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It sounds like you missed the step to format the drive when installing. However Takkat is correct that with the dump provided it shows only a 320gb disk with 3 partitions on it. When you boot up do you have the option to choose ubuntu or windows 7?


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boot your computer on a Ubuntu live-CD or live-USB then follow the section "2nd option : install Boot-Repair in Ubuntu" from this link https://help.ubuntu.com/community/Boot-Repair


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Inside EC2, to me, it only really makes sense to use the entire volume for the filesystem, because of the flexibility allowed by Elastic Block Store (EBS) volumes, which are much different than many physical disks, in the sense that you can provision them as needed, destroy them as needed, attach and detach them from instances without rebooting, and take ...


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b). /dev/sda3 is the partition that you mount, /media/data/ is the place in the directory tree where the files on the partition are found. The mount command links the partition (or drive) to the directory tree. You can talk about the amount of space on /dev/sda3, or whether it is full or not, but you don't access files and directories through /dev/sda3/.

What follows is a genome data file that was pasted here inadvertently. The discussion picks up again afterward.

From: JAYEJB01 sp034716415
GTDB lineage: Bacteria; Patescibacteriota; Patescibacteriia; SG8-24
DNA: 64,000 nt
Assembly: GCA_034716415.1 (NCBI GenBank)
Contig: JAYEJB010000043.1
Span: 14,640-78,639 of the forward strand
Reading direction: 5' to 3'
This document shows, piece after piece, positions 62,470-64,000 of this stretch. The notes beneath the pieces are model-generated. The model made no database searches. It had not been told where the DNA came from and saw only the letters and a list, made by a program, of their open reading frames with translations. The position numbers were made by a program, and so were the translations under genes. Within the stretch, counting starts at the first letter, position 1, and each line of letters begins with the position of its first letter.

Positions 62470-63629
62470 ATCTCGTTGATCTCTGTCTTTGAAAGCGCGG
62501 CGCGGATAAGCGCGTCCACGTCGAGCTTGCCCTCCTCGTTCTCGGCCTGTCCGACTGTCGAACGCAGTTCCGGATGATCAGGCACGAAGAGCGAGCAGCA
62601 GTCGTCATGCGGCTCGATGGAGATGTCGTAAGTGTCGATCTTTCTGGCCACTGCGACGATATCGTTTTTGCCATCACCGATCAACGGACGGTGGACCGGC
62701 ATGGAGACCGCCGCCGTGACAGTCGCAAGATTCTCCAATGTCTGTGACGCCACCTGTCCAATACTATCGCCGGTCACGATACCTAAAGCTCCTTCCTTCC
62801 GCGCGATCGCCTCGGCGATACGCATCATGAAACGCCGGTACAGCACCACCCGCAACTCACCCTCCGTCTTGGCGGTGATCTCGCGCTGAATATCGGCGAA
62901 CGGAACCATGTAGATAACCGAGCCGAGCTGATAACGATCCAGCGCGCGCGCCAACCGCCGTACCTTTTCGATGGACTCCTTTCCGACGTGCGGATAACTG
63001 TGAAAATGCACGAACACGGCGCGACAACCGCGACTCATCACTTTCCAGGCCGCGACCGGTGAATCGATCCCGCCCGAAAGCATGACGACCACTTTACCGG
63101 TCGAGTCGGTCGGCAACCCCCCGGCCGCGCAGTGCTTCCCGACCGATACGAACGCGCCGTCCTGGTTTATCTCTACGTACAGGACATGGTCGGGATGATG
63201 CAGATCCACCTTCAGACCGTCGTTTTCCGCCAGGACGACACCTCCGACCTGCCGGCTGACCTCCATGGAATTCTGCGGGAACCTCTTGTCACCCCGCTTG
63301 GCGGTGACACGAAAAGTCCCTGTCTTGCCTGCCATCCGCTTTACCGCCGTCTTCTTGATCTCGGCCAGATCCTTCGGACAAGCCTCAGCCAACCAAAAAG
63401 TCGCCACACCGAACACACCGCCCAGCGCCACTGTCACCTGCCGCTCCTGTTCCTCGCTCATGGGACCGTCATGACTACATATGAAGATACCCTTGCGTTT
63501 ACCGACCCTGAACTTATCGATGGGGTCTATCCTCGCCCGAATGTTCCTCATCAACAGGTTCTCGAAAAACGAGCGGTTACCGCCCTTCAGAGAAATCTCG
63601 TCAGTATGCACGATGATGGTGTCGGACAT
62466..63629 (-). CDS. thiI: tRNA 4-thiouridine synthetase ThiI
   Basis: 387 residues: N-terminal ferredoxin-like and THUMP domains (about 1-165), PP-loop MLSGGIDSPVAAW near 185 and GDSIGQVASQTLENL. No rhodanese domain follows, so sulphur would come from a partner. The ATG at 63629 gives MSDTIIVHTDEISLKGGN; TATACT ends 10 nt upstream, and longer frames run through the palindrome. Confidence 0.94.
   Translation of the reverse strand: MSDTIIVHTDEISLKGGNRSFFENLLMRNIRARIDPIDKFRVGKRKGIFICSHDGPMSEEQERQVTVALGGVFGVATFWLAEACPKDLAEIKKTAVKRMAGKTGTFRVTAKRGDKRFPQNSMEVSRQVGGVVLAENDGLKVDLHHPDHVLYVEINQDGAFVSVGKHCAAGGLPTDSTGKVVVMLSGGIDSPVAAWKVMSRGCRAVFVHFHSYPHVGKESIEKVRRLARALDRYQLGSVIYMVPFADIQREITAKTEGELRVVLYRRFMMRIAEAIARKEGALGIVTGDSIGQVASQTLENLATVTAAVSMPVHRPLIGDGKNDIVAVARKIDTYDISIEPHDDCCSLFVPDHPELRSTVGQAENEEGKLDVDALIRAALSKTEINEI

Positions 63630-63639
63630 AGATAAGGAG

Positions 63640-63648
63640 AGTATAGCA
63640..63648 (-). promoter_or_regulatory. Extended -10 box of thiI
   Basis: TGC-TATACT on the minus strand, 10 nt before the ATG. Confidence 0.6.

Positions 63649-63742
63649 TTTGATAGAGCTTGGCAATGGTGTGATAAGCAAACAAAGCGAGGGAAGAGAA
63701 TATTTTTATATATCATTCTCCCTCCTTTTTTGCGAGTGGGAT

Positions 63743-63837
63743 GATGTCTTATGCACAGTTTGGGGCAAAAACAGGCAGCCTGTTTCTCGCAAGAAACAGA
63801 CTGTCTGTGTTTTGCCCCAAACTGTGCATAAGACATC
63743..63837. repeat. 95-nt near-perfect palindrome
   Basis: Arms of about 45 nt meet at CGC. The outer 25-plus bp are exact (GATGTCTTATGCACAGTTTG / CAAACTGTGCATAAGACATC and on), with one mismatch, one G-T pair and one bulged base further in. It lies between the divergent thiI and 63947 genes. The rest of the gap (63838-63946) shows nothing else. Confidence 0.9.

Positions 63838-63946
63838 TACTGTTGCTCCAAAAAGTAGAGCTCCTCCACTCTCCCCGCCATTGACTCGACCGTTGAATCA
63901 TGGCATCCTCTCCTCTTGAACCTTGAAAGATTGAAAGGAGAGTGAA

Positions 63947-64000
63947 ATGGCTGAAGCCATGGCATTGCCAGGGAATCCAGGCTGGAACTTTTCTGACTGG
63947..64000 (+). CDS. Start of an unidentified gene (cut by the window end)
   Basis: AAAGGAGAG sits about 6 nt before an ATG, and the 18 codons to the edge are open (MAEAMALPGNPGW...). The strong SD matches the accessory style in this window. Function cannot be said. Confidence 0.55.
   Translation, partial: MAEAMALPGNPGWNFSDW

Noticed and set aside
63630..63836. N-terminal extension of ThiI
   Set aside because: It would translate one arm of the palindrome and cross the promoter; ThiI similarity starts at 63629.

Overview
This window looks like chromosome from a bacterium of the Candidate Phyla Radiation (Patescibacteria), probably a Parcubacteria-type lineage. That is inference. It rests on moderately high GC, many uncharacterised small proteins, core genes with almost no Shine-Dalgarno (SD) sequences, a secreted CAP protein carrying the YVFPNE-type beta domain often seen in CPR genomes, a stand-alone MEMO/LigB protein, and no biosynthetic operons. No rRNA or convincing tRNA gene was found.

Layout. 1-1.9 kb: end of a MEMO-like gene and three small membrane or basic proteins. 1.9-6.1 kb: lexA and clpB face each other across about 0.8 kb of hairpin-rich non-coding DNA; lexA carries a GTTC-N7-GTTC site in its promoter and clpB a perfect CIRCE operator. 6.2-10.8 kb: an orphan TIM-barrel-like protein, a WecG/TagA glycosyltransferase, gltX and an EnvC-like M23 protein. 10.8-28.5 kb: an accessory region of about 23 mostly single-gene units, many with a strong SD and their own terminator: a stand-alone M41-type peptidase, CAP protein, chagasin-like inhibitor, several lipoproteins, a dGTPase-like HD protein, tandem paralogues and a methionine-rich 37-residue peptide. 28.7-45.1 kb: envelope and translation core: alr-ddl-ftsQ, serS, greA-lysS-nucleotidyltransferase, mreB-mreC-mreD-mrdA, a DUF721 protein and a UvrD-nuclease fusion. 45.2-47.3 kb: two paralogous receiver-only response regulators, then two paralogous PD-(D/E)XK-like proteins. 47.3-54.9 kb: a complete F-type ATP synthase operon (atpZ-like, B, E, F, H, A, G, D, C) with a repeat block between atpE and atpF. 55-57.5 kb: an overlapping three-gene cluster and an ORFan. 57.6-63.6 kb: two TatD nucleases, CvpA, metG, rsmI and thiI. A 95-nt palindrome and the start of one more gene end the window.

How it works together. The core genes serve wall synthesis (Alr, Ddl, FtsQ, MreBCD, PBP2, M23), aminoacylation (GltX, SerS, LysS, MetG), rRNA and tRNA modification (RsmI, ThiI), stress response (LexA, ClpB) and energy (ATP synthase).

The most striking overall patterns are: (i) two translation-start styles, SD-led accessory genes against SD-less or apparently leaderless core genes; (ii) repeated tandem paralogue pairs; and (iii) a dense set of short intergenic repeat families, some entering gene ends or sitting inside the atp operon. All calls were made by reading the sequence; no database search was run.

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Download Gparted and burn it on a CD. (http://gparted.org/livecd.php ). This is a boot able CD. Shutdown and boot with the Gparted CD. At this moment there is no operation system running so you can make your partitions.


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You cannot create partition for any drive won which operating system is running. The only way to create partition on the system drive is by running ubuntu through a live cd. You may use lili to create a pendrive and using that you can run ubuntu from pen drive, and create partition of the system drive using gparted.


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Had problems with gparted running from the OS (ie not started from a "live" boot disk). Assuming you want to assign the whole drive to one ext4 partition. Note: assuming to make a whole disk ext4 will destroy any existing data on that drive! Try the manual method, do lsblk to visually determine where you USB drive is, ie the letter X in /dev/sdX, ...